The Toyota MR2 was in production for over two decades and left an indelible mark on the motoring world, identifying itself as one of the top Japanese sports cars in its class.
The MR2 was first sold in 1984, but its origins go back further into the mid 1970s. Toyota had wanted to create a car which was relatively economical but still had good performance and a driving experience which would appeal to serious road users.
Various prototypes were produced over the years until the first generation MR2 made its debut in late 1983 ahead of a full launch the next year.
Toyota took a real step away from its associations with practical, family-oriented vehicles with the first MR2, which is perhaps why it garnered so much press coverage and public attention.
The first generation was small and light, with a 1587cc engine which produced 118 horsepower and allowed the car to hit 60 miles per hour in under nine seconds during various tests.
A model with a smaller 1.5 litre engine was also offered, but this proved to be unpopular and so is mostly forgotten.
Four years later the first supercharged MR2 emerged, which improved 0-60 acceleration times to the sub seven second mark.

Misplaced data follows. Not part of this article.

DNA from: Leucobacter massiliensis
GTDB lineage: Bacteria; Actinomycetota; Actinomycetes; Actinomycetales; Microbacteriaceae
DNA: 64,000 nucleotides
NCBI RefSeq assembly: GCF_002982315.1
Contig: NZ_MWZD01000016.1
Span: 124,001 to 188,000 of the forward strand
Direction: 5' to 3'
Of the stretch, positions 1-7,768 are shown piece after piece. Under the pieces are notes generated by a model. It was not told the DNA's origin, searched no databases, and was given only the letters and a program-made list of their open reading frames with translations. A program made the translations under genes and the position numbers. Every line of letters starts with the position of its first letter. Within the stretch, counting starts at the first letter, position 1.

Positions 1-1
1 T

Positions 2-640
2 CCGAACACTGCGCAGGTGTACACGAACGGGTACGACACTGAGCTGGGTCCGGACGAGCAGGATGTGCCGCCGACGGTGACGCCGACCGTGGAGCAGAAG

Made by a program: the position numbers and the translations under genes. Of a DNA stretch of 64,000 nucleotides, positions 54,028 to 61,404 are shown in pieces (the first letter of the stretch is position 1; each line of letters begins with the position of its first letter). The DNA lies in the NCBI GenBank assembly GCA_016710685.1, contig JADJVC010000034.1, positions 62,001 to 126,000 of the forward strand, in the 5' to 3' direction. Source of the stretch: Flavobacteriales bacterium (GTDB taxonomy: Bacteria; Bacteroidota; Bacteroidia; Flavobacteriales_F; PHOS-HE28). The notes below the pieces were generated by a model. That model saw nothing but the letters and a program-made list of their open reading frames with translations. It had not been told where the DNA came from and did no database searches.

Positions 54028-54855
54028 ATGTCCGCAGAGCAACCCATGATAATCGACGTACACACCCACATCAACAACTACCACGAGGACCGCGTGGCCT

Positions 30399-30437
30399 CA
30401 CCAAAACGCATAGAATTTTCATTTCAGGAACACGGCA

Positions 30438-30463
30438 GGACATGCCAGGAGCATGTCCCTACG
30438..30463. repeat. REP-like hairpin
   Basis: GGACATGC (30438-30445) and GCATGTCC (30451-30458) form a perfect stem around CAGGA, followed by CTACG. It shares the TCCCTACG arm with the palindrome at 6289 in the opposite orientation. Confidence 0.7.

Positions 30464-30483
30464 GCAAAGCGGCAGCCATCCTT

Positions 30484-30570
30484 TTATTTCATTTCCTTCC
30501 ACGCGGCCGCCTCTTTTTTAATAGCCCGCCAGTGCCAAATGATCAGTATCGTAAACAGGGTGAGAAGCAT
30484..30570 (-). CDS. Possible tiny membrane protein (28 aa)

While the first generation MR2 had featured a boxy, angular design which spoke to its 1980s ethos, the second generation MR2 which emerged in 1989 was a far curvier affair.
This new model was not only visually different but was also quite a bit weightier than the original, with its good looks leading to many comparisons between it and contemporary Ferraris.
This MR2 remained in production for a decade and was updated on four distinct occasions over the years.
The third and final generation of the MR2 was made available in 1999 and would remain in production for a further eight years.
Interestingly this new model was only known as the MR2 in Europe, with its US name altered to the MR2 Spyder and its Japanese moniker using the MR-S tag.
With a 1.8 litre engine and a focus on convertible styling, this model managed to combine the best aspects of both of its predecessors. It was in fact lighter than both the first and second generations, making it a good performer despite the modest power which it had on tap.
A dip in sales and tougher competition on the market led Toyota to pull the plug on the MR2 in 2007, although its legacy remains strong.
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